First Place?

The Twins are playing pretty good ball right now, having taken 3 out of 4 from the Astros at home this week. Some very nicely played games. Cold weather games. Like we might have in, say, September. Or October. After a nicely played series like that, it’s tempting to go all hubris and start clamoring for playoff tickets.

But. Hold. On.

Taking a look at some team stats on the MLB website, I see that the Twins are first in the Junior Circuit in OPS (.822; Houston is at .804) and 4th in Runs Scored (155 in 29 games; Texas has 171 in 29 games, while NY has 158 in 30 games, and Seattle 189 in 33 games.) Yes, the boys are getting it done at the plate. Second in Homers, with 52 to Seattle’s 60.

On the pitching side, though, there are cautionary notes. The boys are 7th in the league in ERA, at 4.20. Tampa Bay leads with 3.07. They are also 7th in WHIP (1.31) and 8th in opposition batting average (.250). And so their pitching, so far, is not, not, not what you might call, say… stellar. No. It’s average. It may be good enough. If they keep pounding the ball. And they’ve had some good pitching this year and frankly I’m a little bit surprised to find their ERA at 4.20. When did that happen? Perhaps there’s a math error in there somewhere.

So they are looking good now, after a good series against the Astros. But tonight we’re in New York. Yea, we walk into the Valley of the Shadow of Death. Let’s hope we can knock the ball around a bit against the much-hated Yanquis.

All credit goes to the NY Times for this lovely representation of the Yanquis.

At this point in time, 6:53 CST: Yanquis 1, Twins 0. Kyle Gibson trying to turn the tide.

On the other hand…

Boy, haven’t the Twins been playing good ball? Maybe this is their year! Berrios has been great, Odorizzi just a little less great. Polanco and Garver and Rosario and Cruz and and and everybody, just everybody, playing real fine ball right now. Let’s take it to New York and show them a thing or two. Let’s rock the Bronx with some Minnesota muscle.

For a change. Can we?

Fall Classics

Last week I finished reading Fall Classics, a nice little collection of contemporaneous writing focused on the great world series’ of the past. Very enjoyable pre-season reading! The book picks up with a 1903 article “Pittsburgh a Winner in the first Clash,” by Tim Murnane. I like the way those old time news articles had “sub-headlines” that brought out the key points:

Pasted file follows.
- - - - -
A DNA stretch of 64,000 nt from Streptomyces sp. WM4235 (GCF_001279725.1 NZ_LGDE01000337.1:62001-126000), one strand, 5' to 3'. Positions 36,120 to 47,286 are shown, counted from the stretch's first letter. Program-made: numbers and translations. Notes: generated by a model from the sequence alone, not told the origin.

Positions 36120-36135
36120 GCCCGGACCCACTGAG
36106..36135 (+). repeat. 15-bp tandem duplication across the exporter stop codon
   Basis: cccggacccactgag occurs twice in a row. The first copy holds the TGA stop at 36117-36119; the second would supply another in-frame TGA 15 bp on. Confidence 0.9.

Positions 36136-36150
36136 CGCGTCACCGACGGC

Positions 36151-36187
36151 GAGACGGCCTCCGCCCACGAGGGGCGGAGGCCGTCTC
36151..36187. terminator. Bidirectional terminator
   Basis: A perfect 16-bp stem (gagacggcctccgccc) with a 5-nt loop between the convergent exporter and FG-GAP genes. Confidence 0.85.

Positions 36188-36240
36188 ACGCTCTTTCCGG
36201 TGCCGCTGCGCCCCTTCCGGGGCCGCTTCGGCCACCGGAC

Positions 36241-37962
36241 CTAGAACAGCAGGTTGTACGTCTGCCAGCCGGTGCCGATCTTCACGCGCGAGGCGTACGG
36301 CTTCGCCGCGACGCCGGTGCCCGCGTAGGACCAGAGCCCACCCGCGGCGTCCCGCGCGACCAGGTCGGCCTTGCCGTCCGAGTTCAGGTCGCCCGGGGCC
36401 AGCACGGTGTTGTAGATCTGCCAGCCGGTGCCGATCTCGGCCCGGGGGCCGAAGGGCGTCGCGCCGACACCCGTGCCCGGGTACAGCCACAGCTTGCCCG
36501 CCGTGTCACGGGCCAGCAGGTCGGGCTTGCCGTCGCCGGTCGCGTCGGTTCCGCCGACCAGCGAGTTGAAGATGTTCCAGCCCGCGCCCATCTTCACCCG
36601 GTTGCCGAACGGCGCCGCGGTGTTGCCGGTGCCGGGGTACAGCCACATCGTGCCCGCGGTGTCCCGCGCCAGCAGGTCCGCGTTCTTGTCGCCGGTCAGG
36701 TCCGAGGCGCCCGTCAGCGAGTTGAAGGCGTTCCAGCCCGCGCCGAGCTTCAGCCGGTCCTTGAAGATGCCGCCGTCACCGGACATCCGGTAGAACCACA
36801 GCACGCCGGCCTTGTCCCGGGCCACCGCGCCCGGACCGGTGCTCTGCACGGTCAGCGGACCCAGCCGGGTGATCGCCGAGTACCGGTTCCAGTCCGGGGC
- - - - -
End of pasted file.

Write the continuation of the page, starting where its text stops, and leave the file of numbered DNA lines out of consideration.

Pittsburgh a Winner in the first Clash

Boston Beaten by a Score of 7-3

“Cy” Young is Off Edge and Bumped Hard

More than 16,000 Persons See Opening Contest

Boston the Favorite in the Game

Scheduled for Today

Murnane was a reporter for the Boston Globe, and his reporting on the game is a pretty detailed inning by inning recap:

In the third Collins made a fine catch of Wagner’s fly. Bransfield lined one to right that Freeman came in for and then allowed to go through him to the crowd for the three bases. Bransfield scored on Sebring’s single past LaChance.
Boston went out in order.
Beaumont opened the fourth with a grounder that was fumbled by Ferris. Clarke and Leach singled, scoring Beaumont. Wagner flied out to Parent, and Bransfield forced a man at second, Ferris making a clever running assist.

I thought I’d see if I could find an image of the original article online, with no luck on that. But I did learn two things:

  1. Tim Murnane (right) played a bit of ball himself, 1872-1884, with the Middletown Mansfields, the Athletic of Philadelphia, the Philadelphia White Stockings, the Boston Red Caps, the Providence Grays, and then finally the Boston Reds.
  2. While the first World Series was being played, there were a bunch of other ball games being played too! The Philadelphia A’s were playing the Philadelphia Phillies, (Americans 6, Nationals 0,) the Chicago Nationals were playing the Chicago Americans, (Nationals 11, Americans 0,) the Cincinnati Nationals were playing the St. Louis Americans (Nationals 7, Americans 6,) and the local team in Williamsport took on the New York Nationals (a ten inning draw, 5-5.)

The book doesn’t cover every world series of course. The editors, Bill Littlefield and Richard A. Johnson, have picked (in their opinion) the best writing of the first 100 years. Which comes out at roughly about forty chapters, generally one per year. I’ll not quibble with the choices. Plenty of good baseball to go around. A few favorites: the Murnane article was excellent, I thought, a great lead-off for the rest of the book. The 1912 set of short articles by Christy Mathewson, Honus Wagner, and Tris Speaker — probably ghost written, but nicely done and evocative of the time period. The 1948 article is also by a ball player, again probably ghost written, but it’s ol’ Satch, and I think has a bit of his personality. Roger Angell is here, of course, and he’s always a stand out. The 1991 Twins-Braves series is in the book, written by Dave Kindred, and that brings back some nice (but fading) memories.

Lardner’s piece on the 1919 series was not my favorite. Too bad there wasn’t another piece in here by Lardner. I’d hate to think all his writing was on this level. (Surprising that I haven’t yet picked up his vaunted baseball book, You Know Me, Al. It could be awhile before I go down that road, now.)

I was surprised that there was nothing on the 1908 series, as that is the greatest season of baseball ever played, some aver. But perhaps the series was anti-climax, and the writers had worn themselves out over the last week of the season, had no more to give for the series. That can happen, I guess.

The book is a veritable Hall of Fame for baseball writers: Ring Lardner, Damon Runyon, Jimmy Breslin, Haywood Broun, Red Smith, Dick Young, Murray Kempton, Pete Gammons. (How they left Roger Kahn out, I don’t know.)  With a line up like that, really, how could you go wrong? Forty chapters by an elite squad of top wordsmiths covering some of the greatest sporting events in recorded history?